The world population uses around 4,500 km3 of water a year, equivalent to just under 800 m3 per capita. 12% of water is used in the United States, where per capita consumption is nearly 2,000 m3 a year. About 40% of the total is used for agriculture and irrigation. In comparison, South Africa’s consumption is about 280 cubic metres per capita and 83% of this is for agriculture. The recognised universal so called “water poverty line” is 500 m3 per capita a year.
Various international bodies have calculated figures for access to safe water and sanitation. These are at best indicative and misleading if taken at face value. Whereas in Western Europe most access to safe water is to treated water (with primary, secondary or tertiary treatment) by pipe, in developing countries it may mean untreated water from standpipes, boreholes or water vendors in the streets. 90% of urban sewage in the developing world is discharged into rivers, lakes, and coastal water ways
without any treatment so very little water is safe to drink. Although much progress has been made in most regions of the world in the last twenty years in providing safe water and sanitation, there remain large gaps in the supply, notably in developing Asia and Africa, with major shortfalls in South and Central America. The World Health Organisation defines access to safe drinking water in urban areas as having piped water to a housing unit or a stand-pipe within 200 metres. In rural areas reasonable access means that a family member should not spend a disproportionate part of the day fetching water. Safe water includes treated surface water and untreated water from protected springs, boreholes and sanitary wells. All other sources are considered unsafe.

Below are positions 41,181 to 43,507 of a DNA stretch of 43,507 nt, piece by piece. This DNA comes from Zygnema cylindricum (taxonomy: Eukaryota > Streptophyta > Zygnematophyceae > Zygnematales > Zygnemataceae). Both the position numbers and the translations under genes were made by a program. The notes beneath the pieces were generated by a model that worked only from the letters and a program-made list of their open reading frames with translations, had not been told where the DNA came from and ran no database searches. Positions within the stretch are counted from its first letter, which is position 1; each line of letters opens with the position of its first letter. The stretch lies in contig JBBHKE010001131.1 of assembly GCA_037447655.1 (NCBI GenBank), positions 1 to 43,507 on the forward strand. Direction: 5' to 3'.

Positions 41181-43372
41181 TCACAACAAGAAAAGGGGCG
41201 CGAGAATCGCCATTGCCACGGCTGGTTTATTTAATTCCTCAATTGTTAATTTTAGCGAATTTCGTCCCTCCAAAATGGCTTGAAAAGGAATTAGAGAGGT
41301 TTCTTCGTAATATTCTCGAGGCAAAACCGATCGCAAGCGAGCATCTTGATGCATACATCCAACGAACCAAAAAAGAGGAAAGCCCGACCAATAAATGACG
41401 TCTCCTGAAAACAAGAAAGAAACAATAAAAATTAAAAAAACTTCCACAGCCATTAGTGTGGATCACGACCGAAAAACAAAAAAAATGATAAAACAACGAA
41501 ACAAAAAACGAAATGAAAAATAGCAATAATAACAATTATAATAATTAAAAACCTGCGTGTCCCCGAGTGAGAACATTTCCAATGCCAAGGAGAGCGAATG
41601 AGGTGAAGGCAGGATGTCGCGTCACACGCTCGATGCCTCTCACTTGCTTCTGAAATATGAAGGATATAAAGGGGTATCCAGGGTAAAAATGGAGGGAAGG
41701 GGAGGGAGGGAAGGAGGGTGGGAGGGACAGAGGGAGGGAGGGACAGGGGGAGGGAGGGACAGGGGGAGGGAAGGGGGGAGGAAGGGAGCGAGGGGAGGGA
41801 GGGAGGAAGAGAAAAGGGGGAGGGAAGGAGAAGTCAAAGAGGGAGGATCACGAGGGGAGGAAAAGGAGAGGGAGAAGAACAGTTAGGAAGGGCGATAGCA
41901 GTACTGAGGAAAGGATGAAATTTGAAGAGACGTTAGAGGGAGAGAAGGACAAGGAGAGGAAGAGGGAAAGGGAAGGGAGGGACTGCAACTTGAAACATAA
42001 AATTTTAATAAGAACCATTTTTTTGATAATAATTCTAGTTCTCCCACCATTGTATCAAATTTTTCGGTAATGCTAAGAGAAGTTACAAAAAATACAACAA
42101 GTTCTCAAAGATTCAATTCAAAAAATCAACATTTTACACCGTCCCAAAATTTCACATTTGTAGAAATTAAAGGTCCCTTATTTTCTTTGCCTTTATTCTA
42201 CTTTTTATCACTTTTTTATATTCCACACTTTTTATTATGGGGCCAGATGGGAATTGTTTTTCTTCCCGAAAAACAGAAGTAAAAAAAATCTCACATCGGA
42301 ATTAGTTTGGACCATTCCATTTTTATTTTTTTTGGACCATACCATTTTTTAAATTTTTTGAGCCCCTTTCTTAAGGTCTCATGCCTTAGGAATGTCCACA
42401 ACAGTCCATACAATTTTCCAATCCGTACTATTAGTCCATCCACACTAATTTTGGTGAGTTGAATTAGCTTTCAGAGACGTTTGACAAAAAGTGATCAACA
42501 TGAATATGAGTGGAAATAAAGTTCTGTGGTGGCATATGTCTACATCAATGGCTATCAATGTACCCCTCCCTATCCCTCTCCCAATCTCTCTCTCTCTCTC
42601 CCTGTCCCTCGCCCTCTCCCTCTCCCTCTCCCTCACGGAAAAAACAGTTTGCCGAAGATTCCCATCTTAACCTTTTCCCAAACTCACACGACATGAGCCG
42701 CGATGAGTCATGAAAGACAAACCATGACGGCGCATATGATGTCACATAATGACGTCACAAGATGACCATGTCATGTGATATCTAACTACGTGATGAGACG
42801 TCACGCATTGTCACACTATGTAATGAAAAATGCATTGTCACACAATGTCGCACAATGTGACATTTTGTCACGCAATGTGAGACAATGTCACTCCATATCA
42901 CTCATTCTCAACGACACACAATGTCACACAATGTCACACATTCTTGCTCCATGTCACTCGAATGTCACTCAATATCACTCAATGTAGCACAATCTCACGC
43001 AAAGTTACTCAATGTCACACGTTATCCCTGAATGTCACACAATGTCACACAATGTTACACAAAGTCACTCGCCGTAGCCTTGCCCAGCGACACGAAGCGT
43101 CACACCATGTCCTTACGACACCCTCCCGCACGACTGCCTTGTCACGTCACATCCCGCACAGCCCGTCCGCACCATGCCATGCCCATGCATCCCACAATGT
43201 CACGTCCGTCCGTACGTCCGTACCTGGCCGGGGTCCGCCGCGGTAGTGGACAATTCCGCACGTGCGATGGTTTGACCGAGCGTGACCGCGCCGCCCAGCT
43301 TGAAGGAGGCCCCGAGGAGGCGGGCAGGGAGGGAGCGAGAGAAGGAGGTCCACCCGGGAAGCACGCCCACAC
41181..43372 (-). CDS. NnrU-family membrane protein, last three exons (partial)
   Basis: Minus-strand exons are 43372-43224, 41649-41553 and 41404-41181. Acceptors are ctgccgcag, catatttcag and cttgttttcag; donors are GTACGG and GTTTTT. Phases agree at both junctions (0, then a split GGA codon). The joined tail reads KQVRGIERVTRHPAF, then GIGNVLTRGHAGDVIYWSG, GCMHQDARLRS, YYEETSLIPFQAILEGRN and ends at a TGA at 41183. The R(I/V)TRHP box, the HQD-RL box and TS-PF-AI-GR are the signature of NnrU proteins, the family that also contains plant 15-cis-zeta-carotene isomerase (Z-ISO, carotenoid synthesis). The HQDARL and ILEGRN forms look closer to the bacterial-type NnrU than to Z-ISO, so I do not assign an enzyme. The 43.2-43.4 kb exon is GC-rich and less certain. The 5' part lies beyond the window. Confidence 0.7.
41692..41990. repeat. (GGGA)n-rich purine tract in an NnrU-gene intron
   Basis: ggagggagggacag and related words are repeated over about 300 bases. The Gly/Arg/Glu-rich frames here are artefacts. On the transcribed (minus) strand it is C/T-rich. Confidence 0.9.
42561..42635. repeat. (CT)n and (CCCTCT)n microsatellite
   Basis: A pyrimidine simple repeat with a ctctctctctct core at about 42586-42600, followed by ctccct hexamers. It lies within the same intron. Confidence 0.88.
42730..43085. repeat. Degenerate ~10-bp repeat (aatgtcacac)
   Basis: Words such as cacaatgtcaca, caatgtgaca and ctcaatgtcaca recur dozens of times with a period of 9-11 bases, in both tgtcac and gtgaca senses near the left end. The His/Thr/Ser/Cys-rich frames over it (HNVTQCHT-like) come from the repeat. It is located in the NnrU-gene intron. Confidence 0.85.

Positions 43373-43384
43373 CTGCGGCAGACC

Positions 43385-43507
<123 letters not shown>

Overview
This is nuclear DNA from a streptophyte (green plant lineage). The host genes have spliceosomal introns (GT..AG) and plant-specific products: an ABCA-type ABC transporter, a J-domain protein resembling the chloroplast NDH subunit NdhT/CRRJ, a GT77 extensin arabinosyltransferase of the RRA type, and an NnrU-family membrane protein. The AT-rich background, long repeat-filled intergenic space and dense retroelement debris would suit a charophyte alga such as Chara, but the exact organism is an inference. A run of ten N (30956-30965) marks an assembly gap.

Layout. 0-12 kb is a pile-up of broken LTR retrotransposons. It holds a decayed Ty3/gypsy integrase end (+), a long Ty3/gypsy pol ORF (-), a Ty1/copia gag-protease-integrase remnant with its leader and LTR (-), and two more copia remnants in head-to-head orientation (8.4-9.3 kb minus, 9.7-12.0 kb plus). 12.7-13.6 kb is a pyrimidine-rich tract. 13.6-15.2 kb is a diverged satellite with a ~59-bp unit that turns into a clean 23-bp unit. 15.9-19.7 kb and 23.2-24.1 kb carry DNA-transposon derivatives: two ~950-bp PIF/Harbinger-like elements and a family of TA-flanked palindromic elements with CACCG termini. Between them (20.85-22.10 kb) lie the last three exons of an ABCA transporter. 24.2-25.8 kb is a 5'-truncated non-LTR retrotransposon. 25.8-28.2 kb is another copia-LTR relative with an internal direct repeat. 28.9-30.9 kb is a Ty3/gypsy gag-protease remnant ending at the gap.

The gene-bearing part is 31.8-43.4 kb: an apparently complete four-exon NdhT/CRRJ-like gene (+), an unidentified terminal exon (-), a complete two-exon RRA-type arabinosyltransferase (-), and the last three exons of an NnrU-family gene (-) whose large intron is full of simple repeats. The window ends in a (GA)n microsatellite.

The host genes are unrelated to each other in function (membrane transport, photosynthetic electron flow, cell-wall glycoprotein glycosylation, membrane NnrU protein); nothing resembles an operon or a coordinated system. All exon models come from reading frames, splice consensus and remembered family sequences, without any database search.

The provision of freshwater to the people has traditionally been subsidised by the governments of many of the world’s poor nations and in many cases is still seen as a social good or right. Subsidised water is usually a vote winner but often hinders efforts to conserve supplies and alleviate poverty. People living in poverty in underprivileged urban areas are often the losers in this situation. When suppliers are subsidised, the better off in a society benefit from cheap piped water supply while the underprivileged have to pay high prices to purchase from water vendors. Recent evidence suggests that this is not as clear cut as previously thought, with some private water vendors selling competitively priced water, especially in South America.